As millions of families prepare to enjoy the great outdoors this weekend, the U.S. Environmental Protection Agency (EPA) reminds everyone to bring their hats, sunglasses and sunscreen, and seek shade. The number one preventable risk factor for skin cancer is overexposure to ultraviolet (UV) radiation, whether from the sun or artificial sources of light. To educate the public about how to prevent skin cancer and cataracts, EPA has teamed up with the National Council on Skin Cancer Prevention to promote sun safety on the Friday before Memorial Day – “Don’t Fry Day.”
“Skin cancer is the most common cancer diagnosed in the United States,” said Judith Enck, EPA Regional Administrator. “The good news is you can protect yourself and your family members from too much sun, the main cause of skin cancer. EPA is educating the public about the dangers of UV rays and the benefits of sun-safe behavior. Informed actions taken every day by individuals are an important part of protecting the health of children, families and the environment.”
More new cases of skin cancer will be diagnosed in the U.S. this year than new cases of breast, prostate, lung and colon cancer combined, with more than one million Americans affected every year. While the incidence of many common cancers is falling, the incidence of melanoma, the most serious form of skin cancer, continues to rise significantly. Melanoma is now one of the most common cancers among young adults ages 15 to 29.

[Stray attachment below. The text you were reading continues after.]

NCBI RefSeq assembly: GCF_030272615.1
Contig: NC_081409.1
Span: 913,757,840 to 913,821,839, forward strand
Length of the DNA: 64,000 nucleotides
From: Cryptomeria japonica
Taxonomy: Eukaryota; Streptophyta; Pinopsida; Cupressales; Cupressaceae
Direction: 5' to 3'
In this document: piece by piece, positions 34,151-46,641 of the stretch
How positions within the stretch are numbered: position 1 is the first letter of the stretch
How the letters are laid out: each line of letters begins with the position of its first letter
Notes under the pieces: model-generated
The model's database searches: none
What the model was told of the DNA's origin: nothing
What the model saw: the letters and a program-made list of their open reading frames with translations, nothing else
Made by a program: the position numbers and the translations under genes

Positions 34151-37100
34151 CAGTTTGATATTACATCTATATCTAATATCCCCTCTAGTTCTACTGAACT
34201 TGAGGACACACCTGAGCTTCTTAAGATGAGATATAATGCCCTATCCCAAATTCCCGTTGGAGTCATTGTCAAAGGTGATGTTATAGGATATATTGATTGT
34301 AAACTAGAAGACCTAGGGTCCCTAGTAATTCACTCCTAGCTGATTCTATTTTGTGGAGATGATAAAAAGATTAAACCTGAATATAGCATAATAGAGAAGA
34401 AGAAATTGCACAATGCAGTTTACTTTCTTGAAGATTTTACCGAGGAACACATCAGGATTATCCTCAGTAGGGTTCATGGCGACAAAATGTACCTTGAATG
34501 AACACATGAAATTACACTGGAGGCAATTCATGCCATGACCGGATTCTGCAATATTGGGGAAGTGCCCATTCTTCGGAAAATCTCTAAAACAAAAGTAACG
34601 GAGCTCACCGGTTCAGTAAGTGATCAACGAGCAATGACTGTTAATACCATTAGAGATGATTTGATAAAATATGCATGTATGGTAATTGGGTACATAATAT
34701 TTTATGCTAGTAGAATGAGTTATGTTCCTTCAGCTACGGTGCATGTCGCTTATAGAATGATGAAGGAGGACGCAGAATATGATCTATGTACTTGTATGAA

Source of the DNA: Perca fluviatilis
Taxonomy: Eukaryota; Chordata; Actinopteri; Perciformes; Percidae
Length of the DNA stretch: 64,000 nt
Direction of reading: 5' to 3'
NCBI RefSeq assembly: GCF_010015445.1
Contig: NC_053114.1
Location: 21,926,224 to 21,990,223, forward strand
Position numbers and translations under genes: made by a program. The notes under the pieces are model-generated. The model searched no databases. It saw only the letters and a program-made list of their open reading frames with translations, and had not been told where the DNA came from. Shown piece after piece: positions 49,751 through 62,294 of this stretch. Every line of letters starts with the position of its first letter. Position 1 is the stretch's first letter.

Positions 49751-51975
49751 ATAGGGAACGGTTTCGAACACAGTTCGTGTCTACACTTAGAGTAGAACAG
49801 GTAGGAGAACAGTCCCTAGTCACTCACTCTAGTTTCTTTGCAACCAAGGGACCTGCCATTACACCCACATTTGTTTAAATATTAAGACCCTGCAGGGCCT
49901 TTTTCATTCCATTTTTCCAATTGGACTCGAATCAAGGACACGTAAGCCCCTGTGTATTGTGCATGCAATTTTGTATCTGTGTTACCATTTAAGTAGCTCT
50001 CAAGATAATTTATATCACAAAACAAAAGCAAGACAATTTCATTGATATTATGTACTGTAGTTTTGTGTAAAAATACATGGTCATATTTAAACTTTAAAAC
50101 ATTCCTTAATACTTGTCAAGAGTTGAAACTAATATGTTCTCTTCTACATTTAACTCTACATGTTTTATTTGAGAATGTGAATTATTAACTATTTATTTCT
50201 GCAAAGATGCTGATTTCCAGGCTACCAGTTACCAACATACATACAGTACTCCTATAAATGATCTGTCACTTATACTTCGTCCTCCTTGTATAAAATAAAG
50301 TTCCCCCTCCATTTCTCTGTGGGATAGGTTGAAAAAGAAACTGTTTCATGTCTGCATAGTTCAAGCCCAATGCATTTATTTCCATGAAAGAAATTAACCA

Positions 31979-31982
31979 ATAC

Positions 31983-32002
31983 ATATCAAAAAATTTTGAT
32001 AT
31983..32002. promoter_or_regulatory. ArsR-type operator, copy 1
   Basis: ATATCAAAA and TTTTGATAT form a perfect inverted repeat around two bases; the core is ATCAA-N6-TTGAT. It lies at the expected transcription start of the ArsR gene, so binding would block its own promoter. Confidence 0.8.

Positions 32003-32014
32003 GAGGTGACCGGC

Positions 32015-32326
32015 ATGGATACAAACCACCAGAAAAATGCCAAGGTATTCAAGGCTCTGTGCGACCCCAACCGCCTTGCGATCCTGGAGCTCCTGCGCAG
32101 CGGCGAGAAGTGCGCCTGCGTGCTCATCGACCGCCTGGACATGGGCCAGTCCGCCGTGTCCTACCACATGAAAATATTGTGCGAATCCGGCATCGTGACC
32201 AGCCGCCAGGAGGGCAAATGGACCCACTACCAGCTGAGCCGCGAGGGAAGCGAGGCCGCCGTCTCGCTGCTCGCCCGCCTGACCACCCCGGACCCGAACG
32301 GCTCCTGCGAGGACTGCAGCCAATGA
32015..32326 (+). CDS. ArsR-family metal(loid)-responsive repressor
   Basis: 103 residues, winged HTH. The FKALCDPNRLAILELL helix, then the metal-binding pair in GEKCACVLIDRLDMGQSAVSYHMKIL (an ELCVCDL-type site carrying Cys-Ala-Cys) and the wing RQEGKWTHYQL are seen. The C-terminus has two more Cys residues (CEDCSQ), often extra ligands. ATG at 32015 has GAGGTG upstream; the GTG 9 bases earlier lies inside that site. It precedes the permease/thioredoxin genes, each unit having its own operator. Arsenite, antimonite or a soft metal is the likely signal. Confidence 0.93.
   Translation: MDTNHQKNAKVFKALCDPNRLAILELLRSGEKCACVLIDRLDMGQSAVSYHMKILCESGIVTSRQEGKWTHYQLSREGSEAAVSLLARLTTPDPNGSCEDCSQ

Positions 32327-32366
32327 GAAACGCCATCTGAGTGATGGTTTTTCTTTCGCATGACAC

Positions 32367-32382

The rate of new melanoma diagnoses – responsible for 75% of skin cancer deaths – has increased by about 5% per year among New Jersey residents from the early 1990s to 2006. An estimated 2,530 state residents were diagnosed with melanoma in 2009. Cape May County has the highest rate of new melanoma diagnoses in the state and ranks among the highest 2% of counties nationwide. Nearly 245 people in New Jersey die of melanoma every year. Warren County has the highest melanoma death rate in the state, 63% higher than the national average from 2002-2006.
EPA is promoting Don’t Fry Day through its SunWise program, in which students across the country are learning how to Slip, Slop, Slap, Wrap, and Seek Shade: Slip on a shirt, slop on sunscreen (SPF 15+), slap on a wide-brimmed hat, wrap on sunglasses, and seek shade during midday hours.
SunWise is the nation’s largest environmental and health education program aimed at teaching children to protect their skin. On Don’t Fry Day, schools will be broadcasting the UV Index over their loud speakers, engaging in SunWise activities, and holding school-wide sun safety events. The UV Index is a forecast of the next-day’s peak UV radiation level for any given location in the U.S.